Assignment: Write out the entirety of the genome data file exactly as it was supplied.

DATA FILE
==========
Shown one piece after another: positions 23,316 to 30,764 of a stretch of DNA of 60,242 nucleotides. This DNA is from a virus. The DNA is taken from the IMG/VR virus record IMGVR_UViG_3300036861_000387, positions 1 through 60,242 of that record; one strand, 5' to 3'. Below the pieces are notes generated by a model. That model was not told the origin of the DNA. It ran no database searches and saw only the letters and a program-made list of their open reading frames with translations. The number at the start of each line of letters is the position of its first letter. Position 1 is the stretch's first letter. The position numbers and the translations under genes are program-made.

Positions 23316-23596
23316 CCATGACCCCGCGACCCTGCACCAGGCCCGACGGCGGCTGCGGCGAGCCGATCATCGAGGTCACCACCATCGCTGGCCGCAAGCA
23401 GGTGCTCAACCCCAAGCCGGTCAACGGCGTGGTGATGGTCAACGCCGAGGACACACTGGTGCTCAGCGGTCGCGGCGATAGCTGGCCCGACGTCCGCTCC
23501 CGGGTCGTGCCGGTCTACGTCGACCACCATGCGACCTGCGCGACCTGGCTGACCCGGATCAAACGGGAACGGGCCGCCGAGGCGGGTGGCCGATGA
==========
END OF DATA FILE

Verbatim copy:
Shown one piece after another: positions 23,316 to 30,764 of a stretch of DNA of 60,242 nucleotides. This DNA is from a virus. The DNA is taken from the IMG/VR virus record IMGVR_UViG_3300036861_000387, positions 1 through 60,242 of that record; one strand, 5' to 3'. Below the pieces are notes generated by a model. That model was not told the origin of the DNA. It ran no database searches and saw only the letters and a program-made list of their open reading frames with translations. The number at the start of each line of letters is the position of its first letter. Position 1 is the stretch's first letter. The position numbers and the translations under genes are program-made.

Positions 23316-23596
23316 CCATGACCCCGCGACCCTGCACCAGGCCCGACGGCGGCTGCGGCGAGCCGATCATCGAGGTCACCACCATCGCTGGCCGCAAGCA
23401 GGTGCTCAACCCCAAGCCGGTCAACGGCGTGGTGATGGTCAACGCCGAGGACACACTGGTGCTCAGCGGTCGCGGCGATAGCTGGCCCGACGTCCGCTCC
23501 CGGGTCGTGCCGGTCTACGTCGACCACCATGCGACCTGCGCGACCTGGCTGACCCGGATCAAACGGGAACGGGCCGCCGAGGCGGGTGGCCGATGA